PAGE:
Gov. Ned Lamont and his team coordinated with a pro-tolls group to hold a public town hall meeting in Westport where the governor will pitch his CT2030 plan, according to an email labeled “top secret.”
According to the email, the Lamont administration is trying to keep the meeting quiet to avoid members of No Tolls CT from attending.
“Do NOT share any of this information on social media,” the email reads. “We have advance notice of this event, thanks to Senator Will Haskell and Gov. Lamont’s office, and we want to keep that advantage over the plan’s ‘No Tolls’ opponents as long as possible.”
According to sources, the email was sent to members of the Westport Democratic Town Committee, but town officials were not aware of any scheduled meeting.
The governor’s office put out a statement shortly a day after the email was made public saying the governor had been in contact with Haskell and “multiple advocacy groups” about a “possible town hall for this Tuesday.”
“There appears to have been a miscommunication from one of these groups as to the Governor’s commitment to this event, as it is always difficult to make the date and time of the town hall work with the Governor’s schedule,” said Max Reiss, Lamont’s communications director.
The email links to an event page hosted by Angela Liptack, a Ridgefield resident and member of the ReSisters, a progressive political action group, and subset of the Westport Democratic Town Committee, that was founded in the wake of Donald Trump’s 2016 presidential election.
The ReSisters were part of a pro-tolls group that appeared at the Legislative Office Building on December 18 wearing matching “Pro Tolls” t-shirts to support Lamont’s transportation goals. The group says they want tolls on all vehicles to support road and highway repair and speeding up rail and bus travel.
The group was greeted by Lamont and Senators Alexandra Bergstein, D-Greenwich, and Will Haskell, D-Westport.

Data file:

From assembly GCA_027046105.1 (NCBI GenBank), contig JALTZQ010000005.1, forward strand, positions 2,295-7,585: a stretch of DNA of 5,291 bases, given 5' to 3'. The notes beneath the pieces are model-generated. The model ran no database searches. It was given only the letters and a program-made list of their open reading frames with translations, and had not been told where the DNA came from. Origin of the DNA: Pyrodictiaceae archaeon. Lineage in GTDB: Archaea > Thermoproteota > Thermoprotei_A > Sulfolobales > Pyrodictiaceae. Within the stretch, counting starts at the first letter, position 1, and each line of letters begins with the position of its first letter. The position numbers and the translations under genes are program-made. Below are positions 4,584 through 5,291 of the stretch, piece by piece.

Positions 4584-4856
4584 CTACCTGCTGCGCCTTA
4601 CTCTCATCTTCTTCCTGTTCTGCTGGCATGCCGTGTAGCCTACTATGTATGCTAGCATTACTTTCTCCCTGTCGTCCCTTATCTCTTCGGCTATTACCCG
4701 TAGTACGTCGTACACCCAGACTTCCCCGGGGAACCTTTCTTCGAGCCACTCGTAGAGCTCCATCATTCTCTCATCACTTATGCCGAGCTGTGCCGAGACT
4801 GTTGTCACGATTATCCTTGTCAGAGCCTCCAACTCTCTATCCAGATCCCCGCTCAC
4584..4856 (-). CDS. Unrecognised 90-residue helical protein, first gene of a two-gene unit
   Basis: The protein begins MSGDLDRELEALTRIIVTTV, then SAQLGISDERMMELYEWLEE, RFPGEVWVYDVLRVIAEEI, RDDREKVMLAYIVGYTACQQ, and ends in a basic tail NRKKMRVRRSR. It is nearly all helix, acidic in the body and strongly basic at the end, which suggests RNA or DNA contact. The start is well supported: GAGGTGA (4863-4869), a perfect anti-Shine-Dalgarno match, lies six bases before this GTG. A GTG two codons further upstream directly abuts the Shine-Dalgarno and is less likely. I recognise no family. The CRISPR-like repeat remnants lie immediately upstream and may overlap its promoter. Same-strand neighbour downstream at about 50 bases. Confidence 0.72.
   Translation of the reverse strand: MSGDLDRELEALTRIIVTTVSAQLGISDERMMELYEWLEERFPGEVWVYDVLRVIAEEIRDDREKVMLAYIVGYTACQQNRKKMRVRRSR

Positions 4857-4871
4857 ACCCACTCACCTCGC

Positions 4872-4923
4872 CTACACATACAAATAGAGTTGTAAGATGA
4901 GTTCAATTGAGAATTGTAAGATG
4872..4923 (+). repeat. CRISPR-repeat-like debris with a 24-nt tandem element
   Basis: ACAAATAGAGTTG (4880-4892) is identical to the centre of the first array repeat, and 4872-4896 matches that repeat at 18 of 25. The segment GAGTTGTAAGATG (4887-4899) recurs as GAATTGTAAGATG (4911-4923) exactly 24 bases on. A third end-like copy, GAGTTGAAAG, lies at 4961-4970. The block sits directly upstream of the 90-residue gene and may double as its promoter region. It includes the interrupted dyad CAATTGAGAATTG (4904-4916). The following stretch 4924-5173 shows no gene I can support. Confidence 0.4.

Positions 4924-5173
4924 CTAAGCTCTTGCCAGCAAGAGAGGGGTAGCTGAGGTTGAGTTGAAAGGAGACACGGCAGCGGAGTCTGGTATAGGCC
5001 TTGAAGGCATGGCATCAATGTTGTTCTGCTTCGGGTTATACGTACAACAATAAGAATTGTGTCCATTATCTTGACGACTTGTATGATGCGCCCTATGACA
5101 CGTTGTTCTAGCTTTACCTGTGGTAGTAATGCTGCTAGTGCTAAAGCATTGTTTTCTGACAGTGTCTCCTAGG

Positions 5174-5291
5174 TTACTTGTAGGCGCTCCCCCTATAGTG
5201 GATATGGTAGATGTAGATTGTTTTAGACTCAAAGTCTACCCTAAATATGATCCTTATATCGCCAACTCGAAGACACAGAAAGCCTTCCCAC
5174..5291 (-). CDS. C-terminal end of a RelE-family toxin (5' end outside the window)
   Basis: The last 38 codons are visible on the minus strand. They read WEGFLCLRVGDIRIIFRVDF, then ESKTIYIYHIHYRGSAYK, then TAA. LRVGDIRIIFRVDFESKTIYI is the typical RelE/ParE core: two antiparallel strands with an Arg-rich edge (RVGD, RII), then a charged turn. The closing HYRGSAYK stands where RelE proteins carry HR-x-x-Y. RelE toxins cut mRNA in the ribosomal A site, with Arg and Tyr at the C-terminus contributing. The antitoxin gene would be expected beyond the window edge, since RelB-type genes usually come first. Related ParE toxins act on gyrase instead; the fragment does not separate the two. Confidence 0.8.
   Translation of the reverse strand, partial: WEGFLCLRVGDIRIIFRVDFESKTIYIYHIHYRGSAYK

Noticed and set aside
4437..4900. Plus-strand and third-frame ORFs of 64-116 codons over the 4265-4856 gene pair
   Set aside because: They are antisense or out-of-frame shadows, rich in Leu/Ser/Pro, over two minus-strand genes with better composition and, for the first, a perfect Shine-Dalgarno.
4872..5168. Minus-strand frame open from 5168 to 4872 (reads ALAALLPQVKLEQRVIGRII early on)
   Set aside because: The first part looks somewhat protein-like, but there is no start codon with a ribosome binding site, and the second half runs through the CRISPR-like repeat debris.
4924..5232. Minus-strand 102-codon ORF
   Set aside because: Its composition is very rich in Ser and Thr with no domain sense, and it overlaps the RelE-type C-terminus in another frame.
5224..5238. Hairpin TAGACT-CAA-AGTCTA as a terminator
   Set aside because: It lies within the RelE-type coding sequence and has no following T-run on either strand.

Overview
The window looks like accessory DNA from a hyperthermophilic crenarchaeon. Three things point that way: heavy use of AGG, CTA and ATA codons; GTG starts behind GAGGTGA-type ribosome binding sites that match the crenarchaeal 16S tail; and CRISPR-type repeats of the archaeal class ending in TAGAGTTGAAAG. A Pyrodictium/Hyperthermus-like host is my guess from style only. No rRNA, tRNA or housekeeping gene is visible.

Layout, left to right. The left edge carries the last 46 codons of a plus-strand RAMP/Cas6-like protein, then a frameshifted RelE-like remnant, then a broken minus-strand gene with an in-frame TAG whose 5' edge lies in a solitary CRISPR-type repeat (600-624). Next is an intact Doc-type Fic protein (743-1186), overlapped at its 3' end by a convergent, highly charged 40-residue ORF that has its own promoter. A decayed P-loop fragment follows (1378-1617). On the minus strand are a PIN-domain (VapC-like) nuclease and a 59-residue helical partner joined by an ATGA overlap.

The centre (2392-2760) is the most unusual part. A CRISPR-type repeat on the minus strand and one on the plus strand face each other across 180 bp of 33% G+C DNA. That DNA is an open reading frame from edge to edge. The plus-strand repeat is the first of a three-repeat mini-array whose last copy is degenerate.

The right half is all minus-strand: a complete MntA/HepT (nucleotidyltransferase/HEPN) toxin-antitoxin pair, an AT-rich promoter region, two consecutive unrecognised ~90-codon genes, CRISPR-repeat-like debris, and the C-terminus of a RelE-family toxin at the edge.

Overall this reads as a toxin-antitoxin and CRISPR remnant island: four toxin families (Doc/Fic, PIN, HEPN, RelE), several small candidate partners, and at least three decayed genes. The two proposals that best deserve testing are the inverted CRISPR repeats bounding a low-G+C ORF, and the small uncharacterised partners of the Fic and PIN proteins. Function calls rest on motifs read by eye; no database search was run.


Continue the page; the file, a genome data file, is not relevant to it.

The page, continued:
“Gov. Lamont needs supporters of CT2030 to show up in force in Westport,” the email says. “And that’s where you come in, because Governor Lamont is counting on ReSisters!”
The writer of the email said they hope to have 100 supporters at Bedford Middle School on Tuesday, January 7 at 7 p.m. when Lamont delivers his pitch. Since the email was released to the public, the event page was changed to “closed.”
Following release of the CT2030 plan, the governor told reporters at a press conference that he would hold town hall meetings across the state to pitch the plan, which, at the time, included 14 tolling gantries on bridges in select locations throughout Connecticut.
The plan quickly changed when Senate Democrats indicated they would not support tolling all vehicles.
The governor, along with Democrat leaders in the legislature, is now pushing a plan to toll only trucks at 12 locations throughout the state, but there were never any town hall meetings scheduled.
Lamont is pushing to hold a special session during January to pass this latest transportation proposal along with a bonding package that will give grant money to municipalities for road repair.
The governor has held off approving the Town Aid Road grant as he waited for a transportation plan to be passed, leading Republican leaders to say Lamont is holding towns “hostage” in order to push his tolling agenda.
No special session has been scheduled yet and, thus far, Democratic senators and representatives have appeared wary of supporting tolls as they come into the 2020 election year.
The email says Lamont will be “joined by local Democratic legislators who are also putting their careers on the line with this plan.”
**This article was updated to include the statement released by Max Reiss**